This Japanese star may be in the Majors in '19

Lefty Kikuchi considering entering MLB through posting system

August 15th, 2018

The courtship of captivated Major League Baseball last offseason, as numerous teams' plans remained in suspense until the two-way phenom announced that he would sign with the Angels on Dec. 8.
MLB team executives don't expect a star of Ohtani's profile to move from Nippon Professional Baseball to North America this offseason, but many within the industry believe Saitama Seibu Lions left-hander Yusei Kikuchi will be available through the posting system.
Multiple MLB scouts believe Kikuchi's ceiling is as a No. 2 starter in the Major Leagues, thanks to a fastball that averages between 92 and 94 mph while reaching 96, an uncommonly high velocity among left-handers in NPB.
One source cautioned that Kikuchi could elect to remain in Japan for the 2019 season if the Lions win this year's Japan Series, in order to help with the team's title defense.
Kikuchi, 27, has spent time on the disabled list this season due to stiffness in his throwing shoulder. But his most recent outing was an encouraging one, as he threw seven innings Friday against the Tohoku Rakuten Golden Eagles and earned his first victory since June 22, according to Kyodo News.
Kikuchi's peripheral numbers have regressed from 2017 to '18, with his WHIP increasing from a career-best 0.911 to 1.021 and K/9 ratio dropping from 10.4 to 8.1.
Former Indians and Phillies right-hander now pitches for the Golden Eagles and has watched Kikuchi closely as an opponent in NPB's Pacific League. Hitters had "no chance" against Kikuchi during his dominant 2017 season, Herrmann said, but this year has been different, perhaps due to Kikuchi's left shoulder woes.
"When we have faced him, we have hit him pretty well, and that's with a heavy left-handed lineup," Herrmann told "The [velocity] and sharpness of the slider seems to be down from last year. The one positive I've seen from him is that is he's becoming more than a [two-pitch] guy, which he predominantly was last season. He will now flip in a curveball early in the count and uses his changeup to guys that [are] on his fastball. Last year, there was never a need to get away from the [fastball/slider] combo.
"The slightly diminished stuff in '18 could be a positive once the shoulder gets back to full strength, because I think he's gained confidence in his other secondary offerings out of necessity."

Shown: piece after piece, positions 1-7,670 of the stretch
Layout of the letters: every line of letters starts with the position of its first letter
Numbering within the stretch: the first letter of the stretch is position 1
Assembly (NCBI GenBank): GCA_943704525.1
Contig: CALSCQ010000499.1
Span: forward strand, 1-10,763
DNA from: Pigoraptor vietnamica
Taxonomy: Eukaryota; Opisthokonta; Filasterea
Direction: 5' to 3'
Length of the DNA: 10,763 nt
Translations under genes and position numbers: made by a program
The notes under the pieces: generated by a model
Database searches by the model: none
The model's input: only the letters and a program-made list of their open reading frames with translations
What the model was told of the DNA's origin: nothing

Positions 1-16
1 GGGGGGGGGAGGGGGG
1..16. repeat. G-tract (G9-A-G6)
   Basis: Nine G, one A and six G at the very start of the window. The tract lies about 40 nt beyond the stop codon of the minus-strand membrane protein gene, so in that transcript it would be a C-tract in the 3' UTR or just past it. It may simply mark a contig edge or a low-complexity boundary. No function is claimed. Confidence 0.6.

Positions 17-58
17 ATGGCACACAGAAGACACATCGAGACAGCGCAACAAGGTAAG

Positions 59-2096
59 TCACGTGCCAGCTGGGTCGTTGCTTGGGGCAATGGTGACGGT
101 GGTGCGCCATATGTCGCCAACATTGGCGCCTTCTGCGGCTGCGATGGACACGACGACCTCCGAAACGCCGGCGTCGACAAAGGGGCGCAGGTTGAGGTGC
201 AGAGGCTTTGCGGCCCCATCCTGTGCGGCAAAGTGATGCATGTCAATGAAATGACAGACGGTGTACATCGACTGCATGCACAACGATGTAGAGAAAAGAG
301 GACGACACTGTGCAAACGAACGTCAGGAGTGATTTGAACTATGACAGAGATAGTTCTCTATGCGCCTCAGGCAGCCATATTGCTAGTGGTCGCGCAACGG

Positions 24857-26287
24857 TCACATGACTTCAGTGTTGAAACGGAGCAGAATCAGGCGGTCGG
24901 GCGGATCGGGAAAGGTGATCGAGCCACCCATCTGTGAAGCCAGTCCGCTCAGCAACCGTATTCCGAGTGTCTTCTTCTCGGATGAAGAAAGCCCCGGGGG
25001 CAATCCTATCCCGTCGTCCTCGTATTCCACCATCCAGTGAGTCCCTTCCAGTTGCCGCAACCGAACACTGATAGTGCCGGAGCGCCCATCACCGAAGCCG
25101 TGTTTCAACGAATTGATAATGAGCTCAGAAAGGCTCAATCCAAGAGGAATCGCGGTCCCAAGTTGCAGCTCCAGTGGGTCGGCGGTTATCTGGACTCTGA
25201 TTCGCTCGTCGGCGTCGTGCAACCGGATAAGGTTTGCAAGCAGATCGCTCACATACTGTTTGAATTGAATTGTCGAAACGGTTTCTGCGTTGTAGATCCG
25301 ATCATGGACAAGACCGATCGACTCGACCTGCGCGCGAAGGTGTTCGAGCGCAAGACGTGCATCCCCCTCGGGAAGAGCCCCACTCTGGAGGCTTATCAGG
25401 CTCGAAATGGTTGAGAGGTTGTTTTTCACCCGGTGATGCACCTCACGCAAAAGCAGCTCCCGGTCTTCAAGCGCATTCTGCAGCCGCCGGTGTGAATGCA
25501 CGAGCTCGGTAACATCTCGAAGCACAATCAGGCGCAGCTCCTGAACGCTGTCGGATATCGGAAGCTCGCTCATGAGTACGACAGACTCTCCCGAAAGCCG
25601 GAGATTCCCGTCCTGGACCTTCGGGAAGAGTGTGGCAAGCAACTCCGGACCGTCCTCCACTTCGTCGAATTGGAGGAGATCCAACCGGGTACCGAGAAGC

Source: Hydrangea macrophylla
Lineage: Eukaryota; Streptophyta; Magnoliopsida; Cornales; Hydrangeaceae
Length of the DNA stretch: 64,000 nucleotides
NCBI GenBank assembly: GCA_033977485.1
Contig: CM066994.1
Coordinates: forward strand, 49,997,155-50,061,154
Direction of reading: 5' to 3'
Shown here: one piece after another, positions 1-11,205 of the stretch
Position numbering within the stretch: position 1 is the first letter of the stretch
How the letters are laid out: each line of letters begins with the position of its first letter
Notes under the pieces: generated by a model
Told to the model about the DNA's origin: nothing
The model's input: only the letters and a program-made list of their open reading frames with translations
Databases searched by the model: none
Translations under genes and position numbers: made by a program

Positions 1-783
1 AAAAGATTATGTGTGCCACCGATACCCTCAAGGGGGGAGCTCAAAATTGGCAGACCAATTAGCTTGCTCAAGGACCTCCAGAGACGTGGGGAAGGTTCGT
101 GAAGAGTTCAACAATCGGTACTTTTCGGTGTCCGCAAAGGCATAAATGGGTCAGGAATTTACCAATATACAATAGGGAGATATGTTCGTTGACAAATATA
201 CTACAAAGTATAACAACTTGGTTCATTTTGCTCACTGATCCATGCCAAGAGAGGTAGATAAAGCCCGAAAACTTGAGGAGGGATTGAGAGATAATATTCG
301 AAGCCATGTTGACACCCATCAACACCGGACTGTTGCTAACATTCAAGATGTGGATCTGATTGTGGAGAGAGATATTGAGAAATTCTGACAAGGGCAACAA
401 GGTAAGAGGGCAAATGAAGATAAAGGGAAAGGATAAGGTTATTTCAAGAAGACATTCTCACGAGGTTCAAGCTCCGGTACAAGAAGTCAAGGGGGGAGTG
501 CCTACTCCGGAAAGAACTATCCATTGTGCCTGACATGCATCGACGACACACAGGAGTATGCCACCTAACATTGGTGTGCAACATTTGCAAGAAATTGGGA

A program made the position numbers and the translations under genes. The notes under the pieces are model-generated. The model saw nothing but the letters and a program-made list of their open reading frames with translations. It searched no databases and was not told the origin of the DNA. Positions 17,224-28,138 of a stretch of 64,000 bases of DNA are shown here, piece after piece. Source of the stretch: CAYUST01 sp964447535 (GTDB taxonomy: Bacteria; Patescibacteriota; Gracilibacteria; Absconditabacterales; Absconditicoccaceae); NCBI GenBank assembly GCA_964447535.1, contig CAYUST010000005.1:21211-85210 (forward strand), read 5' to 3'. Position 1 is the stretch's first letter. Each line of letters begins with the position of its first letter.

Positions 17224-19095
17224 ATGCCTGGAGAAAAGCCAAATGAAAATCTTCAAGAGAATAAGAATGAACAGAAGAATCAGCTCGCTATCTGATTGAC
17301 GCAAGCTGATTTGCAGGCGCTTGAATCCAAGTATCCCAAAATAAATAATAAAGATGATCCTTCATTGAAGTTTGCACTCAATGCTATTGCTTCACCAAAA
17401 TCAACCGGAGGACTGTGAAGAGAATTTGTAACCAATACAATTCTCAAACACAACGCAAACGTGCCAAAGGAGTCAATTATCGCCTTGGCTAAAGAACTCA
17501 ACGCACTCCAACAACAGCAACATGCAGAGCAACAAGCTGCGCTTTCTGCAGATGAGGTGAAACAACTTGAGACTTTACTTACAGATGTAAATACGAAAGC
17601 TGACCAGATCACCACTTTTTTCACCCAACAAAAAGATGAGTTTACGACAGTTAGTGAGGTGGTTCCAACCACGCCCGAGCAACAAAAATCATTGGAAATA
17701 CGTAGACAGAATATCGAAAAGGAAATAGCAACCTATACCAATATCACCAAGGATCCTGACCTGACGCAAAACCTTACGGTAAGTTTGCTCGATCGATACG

In considering Kikuchi's possible move to MLB, Herrmann added, "The thing you worry about with some starters here in Japan is the extreme pitch counts taking a toll on the long-term prospects of guys. I saw [Kikuchi] start the [ninth] inning of [an eight-run] game with a pitch count over 120 last July. It was explained away that he would get extra rest with the impending All Star break, but [it] still seemed excessive to me."
Herrmann said he's heard extraordinarily positive reviews from Kikuchi's current and former Lions teammates about the left-hander's personal qualities.
"They all mention that his work ethic and competitiveness are top-notch," Herrmann said. "It's also known that he really wants to go to MLB and compete against the best."
Robert Whiting, the renowned author and expert on Japanese baseball, said further evidence of Kikuchi's strong character was seen in how he responded to violent behavior by a Seibu coach in 2010. Kikuchi, an 18-year-old prospect when that season began, reported the physical abuse to team management, leading to the coach's termination.
Kikuchi has never pitched internationally for Japan's senior national team, and it's not clear if he will do so against MLB All-Stars in November during the upcoming MLB All-Star Tour. Meanwhile, multiple MLB team officials believe right-hander Tomoyuki Sugano -- Japan's ace during the 2017 World Baseball Classic -- will remain in Japan and pitch for the Yomiuri Giants in '19.
MLB and NPB have agreed to new posting rules which go into effect this offseason. All postings by NPB teams must occur between Nov. 1 and Dec. 5, with a 30-day negotiating window to follow. The release fee paid to NPB clubs by MLB teams is contingent on the guaranteed value of the player's MLB contract, beginning with 20 percent of the first $25 million and continuing with 17.5 percent of the next $25 million and 15 percent of any amount beyond $50 million.